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  • Pit vipers (crotalids) account for the majority of envenomations in pediatric patients. Because of their small body weight, young children are relatively more vulnerable to severe envenomation.
  • Pit viper (Crotalidae) envenomations result in hematotoxicity while coral snakes (Eliapidae) cause neurotoxicity.
  • Crotaline snakes are responsible for the vast majority of snake envenomations in the United States. Identification of exact species is not essential since treatment is the same for all indigenous American pit vipers.
  • Prehospital management of snakebites includes immobilization of the bitten extremity, minimization of physical activity, fluid administration. No “first aid” technique has been demonstrated to improve outcome after envenomation. Rapid transport for administration of antivenom is the most important intervention in prehospital care.
  • Antivenom, such as Crotaline Fab antivenom, consisting of highly purified papain-digested antibodies, is the current standard of care for treatment of crotaline snake envenomation.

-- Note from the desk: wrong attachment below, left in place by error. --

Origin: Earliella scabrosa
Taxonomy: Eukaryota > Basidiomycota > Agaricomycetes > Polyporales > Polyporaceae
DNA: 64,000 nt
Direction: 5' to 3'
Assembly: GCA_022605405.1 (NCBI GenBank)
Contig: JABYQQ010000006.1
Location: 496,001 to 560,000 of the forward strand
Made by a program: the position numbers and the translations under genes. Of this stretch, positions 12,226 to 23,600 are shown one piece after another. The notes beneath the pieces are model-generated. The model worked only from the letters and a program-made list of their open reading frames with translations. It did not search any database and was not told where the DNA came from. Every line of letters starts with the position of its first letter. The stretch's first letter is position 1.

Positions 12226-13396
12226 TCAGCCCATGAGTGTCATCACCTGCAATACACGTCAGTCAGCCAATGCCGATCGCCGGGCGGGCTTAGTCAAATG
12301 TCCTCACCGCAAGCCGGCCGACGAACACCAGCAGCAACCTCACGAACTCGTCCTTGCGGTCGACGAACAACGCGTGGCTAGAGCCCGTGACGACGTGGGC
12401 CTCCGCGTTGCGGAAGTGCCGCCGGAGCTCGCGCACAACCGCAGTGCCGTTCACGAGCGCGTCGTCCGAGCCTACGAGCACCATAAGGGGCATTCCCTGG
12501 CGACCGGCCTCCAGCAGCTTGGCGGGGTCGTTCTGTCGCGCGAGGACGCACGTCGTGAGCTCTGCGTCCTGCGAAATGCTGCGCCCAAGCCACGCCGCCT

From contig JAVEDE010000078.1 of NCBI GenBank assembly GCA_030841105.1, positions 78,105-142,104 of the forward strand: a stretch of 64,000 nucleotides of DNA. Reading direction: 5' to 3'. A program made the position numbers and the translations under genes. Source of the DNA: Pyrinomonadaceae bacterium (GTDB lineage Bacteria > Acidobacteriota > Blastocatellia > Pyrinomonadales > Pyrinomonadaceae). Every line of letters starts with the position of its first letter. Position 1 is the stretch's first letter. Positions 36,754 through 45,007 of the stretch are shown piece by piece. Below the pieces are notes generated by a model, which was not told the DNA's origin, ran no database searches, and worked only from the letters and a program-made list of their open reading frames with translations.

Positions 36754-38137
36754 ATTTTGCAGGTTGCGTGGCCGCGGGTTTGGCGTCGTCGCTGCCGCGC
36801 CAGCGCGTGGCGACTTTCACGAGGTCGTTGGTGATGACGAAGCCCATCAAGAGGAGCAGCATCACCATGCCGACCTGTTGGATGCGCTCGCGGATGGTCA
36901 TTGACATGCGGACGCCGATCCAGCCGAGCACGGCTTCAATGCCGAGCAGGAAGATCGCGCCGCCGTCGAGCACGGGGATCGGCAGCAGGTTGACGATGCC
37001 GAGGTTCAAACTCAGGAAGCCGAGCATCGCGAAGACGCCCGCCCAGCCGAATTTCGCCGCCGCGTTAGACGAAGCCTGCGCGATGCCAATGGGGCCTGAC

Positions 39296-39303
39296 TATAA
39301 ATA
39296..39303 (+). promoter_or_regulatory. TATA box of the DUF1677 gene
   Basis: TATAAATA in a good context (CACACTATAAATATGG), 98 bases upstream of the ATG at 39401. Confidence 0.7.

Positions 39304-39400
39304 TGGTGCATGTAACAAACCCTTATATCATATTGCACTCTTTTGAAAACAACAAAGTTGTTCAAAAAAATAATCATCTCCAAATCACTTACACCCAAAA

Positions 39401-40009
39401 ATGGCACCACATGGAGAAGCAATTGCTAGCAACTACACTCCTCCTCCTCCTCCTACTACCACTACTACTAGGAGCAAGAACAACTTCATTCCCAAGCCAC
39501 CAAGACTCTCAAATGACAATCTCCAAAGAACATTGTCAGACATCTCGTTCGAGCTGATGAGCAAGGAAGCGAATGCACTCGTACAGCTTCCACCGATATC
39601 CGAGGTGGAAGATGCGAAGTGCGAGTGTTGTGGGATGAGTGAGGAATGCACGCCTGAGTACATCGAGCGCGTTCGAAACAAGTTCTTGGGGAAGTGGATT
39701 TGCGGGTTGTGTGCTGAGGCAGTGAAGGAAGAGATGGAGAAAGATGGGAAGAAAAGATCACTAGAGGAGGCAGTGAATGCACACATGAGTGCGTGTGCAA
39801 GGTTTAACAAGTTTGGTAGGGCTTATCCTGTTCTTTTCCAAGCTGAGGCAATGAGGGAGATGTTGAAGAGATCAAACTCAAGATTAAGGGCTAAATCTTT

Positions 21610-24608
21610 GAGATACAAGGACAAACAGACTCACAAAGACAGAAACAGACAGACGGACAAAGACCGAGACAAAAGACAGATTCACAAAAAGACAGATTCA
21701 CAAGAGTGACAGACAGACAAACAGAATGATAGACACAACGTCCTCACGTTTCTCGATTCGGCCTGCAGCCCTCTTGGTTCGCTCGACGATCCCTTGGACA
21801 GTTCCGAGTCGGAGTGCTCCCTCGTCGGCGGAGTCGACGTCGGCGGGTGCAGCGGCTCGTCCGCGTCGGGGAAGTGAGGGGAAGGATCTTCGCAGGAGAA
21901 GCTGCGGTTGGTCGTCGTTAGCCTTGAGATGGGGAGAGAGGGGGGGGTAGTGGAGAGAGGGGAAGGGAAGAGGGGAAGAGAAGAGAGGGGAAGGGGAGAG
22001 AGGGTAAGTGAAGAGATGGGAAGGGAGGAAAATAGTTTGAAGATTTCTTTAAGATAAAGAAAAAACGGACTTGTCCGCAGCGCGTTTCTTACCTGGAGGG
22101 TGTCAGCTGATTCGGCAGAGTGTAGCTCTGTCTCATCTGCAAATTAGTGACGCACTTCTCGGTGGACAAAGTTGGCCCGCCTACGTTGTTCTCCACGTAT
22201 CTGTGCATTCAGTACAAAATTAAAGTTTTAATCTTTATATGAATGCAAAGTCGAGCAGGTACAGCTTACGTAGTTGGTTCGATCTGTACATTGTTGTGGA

• Antivenom dosing in pediatric patients is based on potential venom load, not kilogram size of the patient.

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Worldwide, approximately 30 000 fatal snakebites are sustained each year.1 Of the 120 snake species that are indigenous to the United States, approximately 20% are venomous (Table 134–1). Venomous snakes are classified into two families: Viperidae and Elapidae. Crotalinae is a subfamily of Viperidae better known as pit vipers due to the heat sensing organs on either side of the head. The Crotalinae subfamily includes three genera: Crotalus (rattlesnakes), Agkistrodon (copperheads and cottonmouths), and Sistrurus (massasauguas).2 While copperhead (Agkistrodon contortrix) and cottonmouth (Agkistrodon piscivoris) snakes are primarily found in the southern and eastern United States,3 several species of rattlesnake are found throughout the continental United States. Although snakebites are typically underreported, it is estimated that 8000 crotaline envenomations occur in the United States annually. Approximately 20% of these involve patients younger than 20 years with 5 to 6 annual fatalities.1

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Table 134-1. Indigenous Poisonous Snakes of the United States

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